B. subtilis strains used and spore preparation and purification.

The B. subtilis strains used in this work were isogenic derivatives of strain PS832, a prototrophic derivative of strain 168, and were PS533 (22), carrying plasmid pUB110 encoding resistance to kanamycin; PS356 (termed αβ), with deletions of the sspA and sspB genes that encode ~85% of the spore's α/β-type SASP pool (16); PS3328 (5), with the coding sequence of the cotE gene encoding a coat morphogenetic protein replaced by a tetracycline resistance marker; PS4149 (5), with the majority of the coding sequence of the gerE gene encoding a transcription factor involved in the expression of many genes encoding coat proteins (cot genes) replaced by a spectinomycin resistance marker; and PS4150 (4), carrying the cotE and gerE mutations from strains PS3328 and PS4149, respectively.

B. subtilis spores were prepared on 2× Schaeffer's growth medium agar plates without antibiotics (18, 19). After 2 to 3 days at 37°C, plates were moved to 23°C for 2 to 4 days and spores were then harvested, purified, and stored as described previously (18, 19). All spores used in this work were free (>98%) of growing or sporulating cells, germinated spores, or cell debris, as observed by phase-contrast microscopy.

Measurement of X-ray scattering.

X-ray scattering is the method of choice to detect and quantify periodic biomolecular assemblies. We used a fixed copper anode Diffractis 601 X-ray generator (Enraf-Nonius Service Corporation, Bohemia, NY) equipped with double-focusing mirrors (Charles Supper Company, Natick, MA). Lyophilized spore samples (5 mg) were sealed between two Mylar windows in a washer-like Teflon cell mounted on a temperature-controlled aluminum holder, and all measurements were at 20°C with an exposure time of 3 h. Two-dimensional scattering intensities from an image plate detector were analyzed with home-written MATLAB (The Math Works) codes.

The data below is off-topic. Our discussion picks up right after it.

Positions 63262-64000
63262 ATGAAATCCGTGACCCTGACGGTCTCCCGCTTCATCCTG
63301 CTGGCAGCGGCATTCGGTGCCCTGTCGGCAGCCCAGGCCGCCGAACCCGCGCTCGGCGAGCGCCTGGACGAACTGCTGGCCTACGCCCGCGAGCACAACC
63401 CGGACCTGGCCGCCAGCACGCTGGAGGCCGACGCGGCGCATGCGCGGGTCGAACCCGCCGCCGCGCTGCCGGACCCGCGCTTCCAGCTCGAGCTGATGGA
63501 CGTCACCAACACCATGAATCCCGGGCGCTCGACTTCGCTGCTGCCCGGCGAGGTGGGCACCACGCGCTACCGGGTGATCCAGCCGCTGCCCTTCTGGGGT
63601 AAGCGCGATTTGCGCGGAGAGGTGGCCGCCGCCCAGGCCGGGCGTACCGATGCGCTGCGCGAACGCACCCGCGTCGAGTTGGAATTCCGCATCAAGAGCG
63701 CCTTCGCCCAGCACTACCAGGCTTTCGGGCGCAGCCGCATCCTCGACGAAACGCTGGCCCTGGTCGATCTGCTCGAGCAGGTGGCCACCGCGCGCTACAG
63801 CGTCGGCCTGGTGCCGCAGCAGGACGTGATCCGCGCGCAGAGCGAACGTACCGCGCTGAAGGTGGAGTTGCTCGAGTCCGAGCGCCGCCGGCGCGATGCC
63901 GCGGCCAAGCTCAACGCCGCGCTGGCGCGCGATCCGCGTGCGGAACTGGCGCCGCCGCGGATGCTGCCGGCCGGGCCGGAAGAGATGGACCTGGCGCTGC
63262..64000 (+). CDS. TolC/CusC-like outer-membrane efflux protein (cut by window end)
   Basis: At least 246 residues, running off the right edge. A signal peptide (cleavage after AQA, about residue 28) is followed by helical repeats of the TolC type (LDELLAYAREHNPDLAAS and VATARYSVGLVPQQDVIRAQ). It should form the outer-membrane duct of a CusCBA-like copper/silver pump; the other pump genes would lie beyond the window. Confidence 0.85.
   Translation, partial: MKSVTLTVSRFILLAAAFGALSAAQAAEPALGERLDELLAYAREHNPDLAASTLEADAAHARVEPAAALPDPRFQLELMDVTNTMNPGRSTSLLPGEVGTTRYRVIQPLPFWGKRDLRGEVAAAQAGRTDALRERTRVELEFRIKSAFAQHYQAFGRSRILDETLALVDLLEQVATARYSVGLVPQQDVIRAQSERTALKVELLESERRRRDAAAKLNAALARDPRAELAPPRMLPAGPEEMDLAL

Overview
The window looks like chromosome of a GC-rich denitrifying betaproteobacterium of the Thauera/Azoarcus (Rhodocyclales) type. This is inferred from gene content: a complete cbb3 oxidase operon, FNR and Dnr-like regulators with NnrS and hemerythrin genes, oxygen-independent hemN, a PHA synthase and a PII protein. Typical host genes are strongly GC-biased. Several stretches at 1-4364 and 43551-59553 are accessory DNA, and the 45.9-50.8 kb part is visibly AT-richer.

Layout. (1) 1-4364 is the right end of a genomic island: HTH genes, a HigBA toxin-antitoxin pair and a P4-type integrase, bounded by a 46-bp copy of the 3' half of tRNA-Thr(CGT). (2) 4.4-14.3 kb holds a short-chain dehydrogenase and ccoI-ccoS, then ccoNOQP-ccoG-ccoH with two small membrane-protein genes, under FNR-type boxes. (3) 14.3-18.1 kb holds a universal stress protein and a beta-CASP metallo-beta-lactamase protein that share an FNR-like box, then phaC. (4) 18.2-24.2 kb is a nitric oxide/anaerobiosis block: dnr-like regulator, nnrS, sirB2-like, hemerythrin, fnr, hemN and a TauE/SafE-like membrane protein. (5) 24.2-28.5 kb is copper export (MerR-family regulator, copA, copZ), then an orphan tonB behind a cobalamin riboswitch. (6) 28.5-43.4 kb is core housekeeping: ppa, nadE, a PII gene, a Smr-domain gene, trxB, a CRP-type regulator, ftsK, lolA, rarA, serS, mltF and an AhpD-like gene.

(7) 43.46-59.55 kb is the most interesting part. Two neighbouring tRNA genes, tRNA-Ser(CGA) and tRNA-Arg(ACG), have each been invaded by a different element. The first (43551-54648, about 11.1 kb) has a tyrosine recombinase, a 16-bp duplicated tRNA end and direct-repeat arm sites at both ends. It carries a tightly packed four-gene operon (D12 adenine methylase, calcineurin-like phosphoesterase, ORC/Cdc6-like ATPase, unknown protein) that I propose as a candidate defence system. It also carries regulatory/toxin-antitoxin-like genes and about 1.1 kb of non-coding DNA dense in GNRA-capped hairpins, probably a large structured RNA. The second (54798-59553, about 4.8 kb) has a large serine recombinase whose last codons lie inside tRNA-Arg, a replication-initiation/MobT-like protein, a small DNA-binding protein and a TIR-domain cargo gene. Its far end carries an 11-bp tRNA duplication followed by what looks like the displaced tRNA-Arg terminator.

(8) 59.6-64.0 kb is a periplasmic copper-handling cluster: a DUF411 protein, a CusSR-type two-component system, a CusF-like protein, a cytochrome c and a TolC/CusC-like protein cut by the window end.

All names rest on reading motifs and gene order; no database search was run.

X-ray scattering of spores of various B. subtilis strains.

The X-ray scattering of wild-type B. subtilis spores showed two closely spaced circular rings, as indicated in Fig. Fig.1A.1A. The presence of these rings is clear evidence for some highly ordered structure in the spore. For quantitative analysis, we integrated the two-dimensional intensities (I) radially to obtain the scattering profile I(Q), where the scattering vector Q = 4πsin(θ)/λ, the scattering angle is 2θ, and λ is the X-ray wavelength. From the I(Q) shown in Fig. Fig.1F,1F, it is straightforward to determine the positions of the double peak as 0.638 and 0.685 Å−1, corresponding to spacings in real space of 9.85 and 9.17 Å, respectively. These values are consistent with previous observations (10).